WATCHING Wales compete at Euro 2020 from home this summer, Josh Sheehan may feel a pang of disappointment to temper his delight at sealing a move to Bolton Wanderers.

The 26-year-old could hardly have done more to get himself noticed at international level, turning out a gut-bursting 53 times for Newport County in League Two and earning call-ups in friendlies against the USA and Mexico during the season just gone.

He even took to the field for Newport in the play-off final just 24 hours after learning he would not be playing at this summer’s tournament, producing another big performance in the centre of midfield, and what turned out to be his last.

Sheehan had known his inclusion was by no means certain, speaking in the build up to Wembley.

"A year ago I would have said there was no hope of being in the mix for the Euros because I hadn't had a look-in,” he sold the South Wales Argus.

"It would be unbelievable if I am in it, I would be so happy, but I won't be down if I'm not because it's not something that I have expected.

"It won't change anything for Monday. If I am in or out, Wales is nothing to do with that game and I will have full concentration."

Equally, the midfielder will hope a move to Bolton, playing at a higher level and with a club desperate to maintain their promotion momentum, will mean there are plenty more international caps on the horizon.

Indeed, with Lloyd Isgrove, Gethin Jones and MJ Williams already in the camp and Declan John still deciding whether his future lies in the North West, the Wales scouts may do well to enquire about discounted room rates at the Bolton Whites Hotel.

Midfield will be a hotly contested spot for Wanderers next season, although in Sheehan it is possible that Ian Evatt has signed his first truly ‘box-to-box’ type.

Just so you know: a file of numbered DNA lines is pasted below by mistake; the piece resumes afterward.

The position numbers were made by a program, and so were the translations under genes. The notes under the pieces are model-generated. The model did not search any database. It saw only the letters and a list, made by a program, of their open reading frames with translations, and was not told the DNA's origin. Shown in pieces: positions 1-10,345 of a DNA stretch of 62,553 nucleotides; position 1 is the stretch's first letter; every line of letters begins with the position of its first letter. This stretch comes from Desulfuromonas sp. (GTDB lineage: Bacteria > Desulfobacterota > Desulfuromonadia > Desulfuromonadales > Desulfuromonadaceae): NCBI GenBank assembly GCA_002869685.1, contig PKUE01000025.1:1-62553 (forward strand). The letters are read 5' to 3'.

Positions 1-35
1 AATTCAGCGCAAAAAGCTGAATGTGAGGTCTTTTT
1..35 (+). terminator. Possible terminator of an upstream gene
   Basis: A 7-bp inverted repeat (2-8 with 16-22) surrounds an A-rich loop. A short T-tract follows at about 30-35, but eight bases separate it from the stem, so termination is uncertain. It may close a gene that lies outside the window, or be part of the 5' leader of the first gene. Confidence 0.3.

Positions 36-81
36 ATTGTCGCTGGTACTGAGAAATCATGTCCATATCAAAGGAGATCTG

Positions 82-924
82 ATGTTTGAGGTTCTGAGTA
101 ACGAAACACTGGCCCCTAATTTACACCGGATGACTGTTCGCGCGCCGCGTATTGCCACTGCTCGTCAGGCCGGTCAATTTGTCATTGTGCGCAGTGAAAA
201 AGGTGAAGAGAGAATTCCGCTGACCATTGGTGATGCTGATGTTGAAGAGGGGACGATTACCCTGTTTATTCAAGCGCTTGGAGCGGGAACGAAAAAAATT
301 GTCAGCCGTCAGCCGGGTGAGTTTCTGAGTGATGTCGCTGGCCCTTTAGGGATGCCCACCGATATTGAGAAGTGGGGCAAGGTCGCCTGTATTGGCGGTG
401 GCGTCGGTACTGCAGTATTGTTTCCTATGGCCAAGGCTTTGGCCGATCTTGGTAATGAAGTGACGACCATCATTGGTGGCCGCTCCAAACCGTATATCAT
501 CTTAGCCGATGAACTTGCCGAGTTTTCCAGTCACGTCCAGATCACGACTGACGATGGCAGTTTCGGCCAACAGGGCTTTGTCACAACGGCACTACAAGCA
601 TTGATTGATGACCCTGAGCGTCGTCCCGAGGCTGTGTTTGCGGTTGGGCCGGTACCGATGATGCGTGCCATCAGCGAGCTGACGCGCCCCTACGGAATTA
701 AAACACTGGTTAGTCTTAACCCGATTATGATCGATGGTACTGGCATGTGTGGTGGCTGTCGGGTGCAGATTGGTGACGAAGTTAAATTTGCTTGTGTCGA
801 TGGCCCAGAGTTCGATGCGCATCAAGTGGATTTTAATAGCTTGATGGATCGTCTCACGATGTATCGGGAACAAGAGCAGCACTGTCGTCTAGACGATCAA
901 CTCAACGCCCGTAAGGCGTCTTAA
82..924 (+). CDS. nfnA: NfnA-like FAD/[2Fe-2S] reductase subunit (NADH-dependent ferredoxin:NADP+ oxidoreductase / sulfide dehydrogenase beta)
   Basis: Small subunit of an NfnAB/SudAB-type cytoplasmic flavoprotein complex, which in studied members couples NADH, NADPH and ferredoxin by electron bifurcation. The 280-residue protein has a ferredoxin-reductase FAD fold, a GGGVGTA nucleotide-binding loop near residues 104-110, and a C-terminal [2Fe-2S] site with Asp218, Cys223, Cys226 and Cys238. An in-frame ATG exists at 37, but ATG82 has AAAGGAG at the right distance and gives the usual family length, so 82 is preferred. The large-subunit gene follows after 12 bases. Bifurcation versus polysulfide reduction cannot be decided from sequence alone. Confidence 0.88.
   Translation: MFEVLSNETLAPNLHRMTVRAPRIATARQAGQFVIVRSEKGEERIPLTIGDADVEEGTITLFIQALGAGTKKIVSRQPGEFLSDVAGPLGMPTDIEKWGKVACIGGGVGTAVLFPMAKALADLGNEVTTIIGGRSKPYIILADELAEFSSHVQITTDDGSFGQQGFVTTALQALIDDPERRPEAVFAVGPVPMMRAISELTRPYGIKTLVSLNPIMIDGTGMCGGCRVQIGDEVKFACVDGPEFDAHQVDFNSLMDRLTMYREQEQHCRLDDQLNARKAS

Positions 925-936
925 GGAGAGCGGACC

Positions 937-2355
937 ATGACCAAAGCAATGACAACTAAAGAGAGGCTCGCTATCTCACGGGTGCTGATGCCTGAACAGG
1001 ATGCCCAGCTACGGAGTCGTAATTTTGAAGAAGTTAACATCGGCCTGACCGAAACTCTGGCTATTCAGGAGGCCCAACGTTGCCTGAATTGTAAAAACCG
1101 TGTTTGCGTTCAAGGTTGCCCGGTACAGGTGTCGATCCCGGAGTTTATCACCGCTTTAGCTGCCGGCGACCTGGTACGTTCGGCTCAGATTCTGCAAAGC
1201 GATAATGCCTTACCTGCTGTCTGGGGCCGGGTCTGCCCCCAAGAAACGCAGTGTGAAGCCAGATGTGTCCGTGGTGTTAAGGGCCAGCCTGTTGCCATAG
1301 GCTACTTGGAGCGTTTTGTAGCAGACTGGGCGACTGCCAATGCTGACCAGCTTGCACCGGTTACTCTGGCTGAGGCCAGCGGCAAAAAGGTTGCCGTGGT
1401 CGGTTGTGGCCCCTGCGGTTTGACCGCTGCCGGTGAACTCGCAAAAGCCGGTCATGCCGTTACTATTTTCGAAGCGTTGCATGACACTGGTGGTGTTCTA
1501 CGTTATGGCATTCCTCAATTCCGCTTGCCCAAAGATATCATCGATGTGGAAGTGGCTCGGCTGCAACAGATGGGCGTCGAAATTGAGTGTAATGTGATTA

Whereas MJ Williams, Antoni Sarcevic, George Thomason, Andy Tutte, Ronan Darcy and even Kieran Lee tip the balance one way or another towards defence or attack, the new arrival looks to be the first ‘deeper lying’ playmaker at Evatt’s disposal.

Technically, his possession stats from last season suggest he will be a good fit for Wanderers. Demanding plenty of the ball, Sheehan ranked highly among League Two midfielders for accurate progressive passes, dribbles and attacking runs.

His career to date has been played almost entirely in the fourth tier, although his Newport boss Mike Flynn believes he could have stayed at the top level had it not been for a serious knee injury which kept him out of action for a year.

“If he didn’t have that bad injury I think he would have stayed at Swansea,” he said earlier this month.

“He’s an outstanding footballer and I’m very fortunate to be working with him.

“This could be his last Newport game. I’m sure he has attracted a lot of attention this season and there will be a lot of suitors for him.”

Sheehan was released by the Swans in 2018, having been with the club since the age of 10.

Speaking after his call-up to the Welsh squad last season, he acknowledged how important Newport had been in getting his career back on track.

"When you have the long injuries - I was out for a year when I did my knee - it's tough,” he said.

"If you speak to those close to me they will tell you I have always believed in my ability and knew when I am playing regularly, it would shine through eventually. It just makes it sweet now.

"When you leave a top club, who were in the Premier League at the time, you think may be that's the end.

"But when you go out on loan at a young age you realise its not just about your parent club.

"There is more out there than just that club. It was nice for me that once I left the Swans, Newport were willing to take me and to repay them."

Wanderers will be hoping their own faith pays off in such handsome fashion.